The following is the text of Bishop Barbarito’s homily from the April 4 chrism Mass.
“The Lord Jesus, whom the Father anointed with the Holy Spirit and power, guard and preserve you that you may sanctify the Christian people and offer sacrifice to God.” These are the words which the bishop prays when he anoints with chrism the hands of a newly ordained priest. All of us, as priests, heard these words, or ones similar to them, on the day of our ordination. They remind us of what is essential to our priesthood — sanctifying and offering sacrifice to God. These two mandates become one in the Eucharist when the priest uses his anointed hands to celebrate it. As every priest vividly remembers, his hands carry the fragrance of the chrism after the anointing. While this fragrance naturally fades away, the priest keeps it and intensifies it in a more powerful manner as he carries out his ministry of sanctifying and offering sacrifice. “The Lord Jesus Christ … guard and preserve you that you may sanctify the Christian people and offer sacrifice to God.”
Last month, we celebrated the 10th anniversary of Pope Francis’ election as the Vicar of Christ. There have been many recollections of what he has spoken of and events he has carried out during those years. One of them refers to the words he spoke at his first chrism Mass on Holy Thursday, March 28, 2013. It was on this occasion that he used a phrase which has become so well characteristic of him when he said to the priests: “This I ask you: be shepherds, with ‘the smell of the sheep,’ make it real. Be shepherds, with ‘the smell of the sheep.’”
The pope has used this exhortation regarding the smell of the sheep frequently since then, and it has taken on a definitive character in the succeeding 10 years. By it, Pope Francis means that the priest is to be close to the people so that he knows their personal situations and serves them well. He emphasized, in his homily, that the role of the priest is “unction” not “function.” It is being anointed for sanctifying and offering sacrifice. It is holiness and the growing in that holiness that defines priesthood and not the success of effective management, as important as that may be.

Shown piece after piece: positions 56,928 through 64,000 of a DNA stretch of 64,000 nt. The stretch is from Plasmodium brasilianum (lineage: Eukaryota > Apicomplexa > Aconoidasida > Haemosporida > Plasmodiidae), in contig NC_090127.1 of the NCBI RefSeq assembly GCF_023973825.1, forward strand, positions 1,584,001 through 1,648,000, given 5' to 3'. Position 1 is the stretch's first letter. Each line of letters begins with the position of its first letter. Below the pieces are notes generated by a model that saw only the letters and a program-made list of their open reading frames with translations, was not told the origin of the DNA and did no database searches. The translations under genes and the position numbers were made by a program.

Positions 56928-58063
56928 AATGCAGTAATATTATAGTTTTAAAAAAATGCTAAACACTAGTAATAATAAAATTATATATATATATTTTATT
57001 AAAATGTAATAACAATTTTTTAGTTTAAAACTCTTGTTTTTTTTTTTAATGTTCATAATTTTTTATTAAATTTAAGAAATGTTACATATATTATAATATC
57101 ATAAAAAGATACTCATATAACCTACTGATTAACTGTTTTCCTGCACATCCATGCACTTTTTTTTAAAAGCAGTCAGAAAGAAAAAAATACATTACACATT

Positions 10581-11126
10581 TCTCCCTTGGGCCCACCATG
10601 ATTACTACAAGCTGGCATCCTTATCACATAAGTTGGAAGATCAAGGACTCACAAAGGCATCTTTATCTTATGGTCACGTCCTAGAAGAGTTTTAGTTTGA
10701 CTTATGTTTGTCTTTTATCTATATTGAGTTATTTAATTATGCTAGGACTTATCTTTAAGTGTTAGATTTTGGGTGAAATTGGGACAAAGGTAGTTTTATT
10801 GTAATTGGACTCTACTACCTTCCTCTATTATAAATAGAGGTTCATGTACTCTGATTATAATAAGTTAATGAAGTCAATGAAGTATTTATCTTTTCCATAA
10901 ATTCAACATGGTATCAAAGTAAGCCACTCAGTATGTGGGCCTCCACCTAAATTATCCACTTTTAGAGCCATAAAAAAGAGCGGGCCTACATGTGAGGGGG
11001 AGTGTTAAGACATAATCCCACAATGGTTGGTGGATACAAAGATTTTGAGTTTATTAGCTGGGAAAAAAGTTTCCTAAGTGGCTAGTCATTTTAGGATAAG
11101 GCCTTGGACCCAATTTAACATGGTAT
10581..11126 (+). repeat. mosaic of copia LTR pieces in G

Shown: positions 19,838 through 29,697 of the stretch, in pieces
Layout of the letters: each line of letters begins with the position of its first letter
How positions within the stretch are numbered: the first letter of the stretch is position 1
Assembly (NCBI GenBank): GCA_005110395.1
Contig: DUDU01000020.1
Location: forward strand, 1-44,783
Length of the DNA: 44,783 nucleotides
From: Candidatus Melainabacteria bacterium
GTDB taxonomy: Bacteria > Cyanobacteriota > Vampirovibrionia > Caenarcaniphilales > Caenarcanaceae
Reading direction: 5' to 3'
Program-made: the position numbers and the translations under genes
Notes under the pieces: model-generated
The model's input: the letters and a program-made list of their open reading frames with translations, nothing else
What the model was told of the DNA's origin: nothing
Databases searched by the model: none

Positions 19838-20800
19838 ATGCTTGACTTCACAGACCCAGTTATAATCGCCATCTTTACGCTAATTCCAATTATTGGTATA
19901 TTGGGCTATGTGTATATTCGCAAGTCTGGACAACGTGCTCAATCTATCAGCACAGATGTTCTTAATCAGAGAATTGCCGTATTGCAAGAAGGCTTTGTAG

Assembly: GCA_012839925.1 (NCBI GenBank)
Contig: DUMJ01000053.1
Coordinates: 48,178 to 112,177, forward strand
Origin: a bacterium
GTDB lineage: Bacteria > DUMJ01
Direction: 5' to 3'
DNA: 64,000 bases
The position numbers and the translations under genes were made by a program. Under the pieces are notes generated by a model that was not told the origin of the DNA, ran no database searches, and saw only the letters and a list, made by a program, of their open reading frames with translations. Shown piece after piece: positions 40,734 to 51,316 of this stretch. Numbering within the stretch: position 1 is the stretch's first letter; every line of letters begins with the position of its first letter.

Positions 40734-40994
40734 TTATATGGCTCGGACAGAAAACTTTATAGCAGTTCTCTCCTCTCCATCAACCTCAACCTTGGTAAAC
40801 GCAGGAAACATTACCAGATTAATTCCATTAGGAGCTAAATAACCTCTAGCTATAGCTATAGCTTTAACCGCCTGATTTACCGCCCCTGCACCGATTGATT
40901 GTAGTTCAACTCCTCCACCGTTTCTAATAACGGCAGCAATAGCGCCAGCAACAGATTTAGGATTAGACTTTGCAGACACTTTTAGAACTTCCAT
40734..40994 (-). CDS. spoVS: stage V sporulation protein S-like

I would like to suggest that while, rightly, Pope Francis emphasized that priests should want to have the “smell of the sheep,” he also reflected that the sheep should want to have the smell of their shepherd. That smell is best characterized from the anointing with chrism on his ordination. It becomes more intense as the priest carries out his ministry of sanctifying and offering sacrifice when it cannot be sensed as a strong aromatic fragrance as on the day of ordination, but as a powerful spiritual one through priestly relationship. This relationship is first and foremost with God and then with the people. The fragrance always arises through prayer as essential to ministry. On many occasions, Pope Francis has stressed that the most important aspect of a priest’s ministry, from which all other aspects flow, is prayer.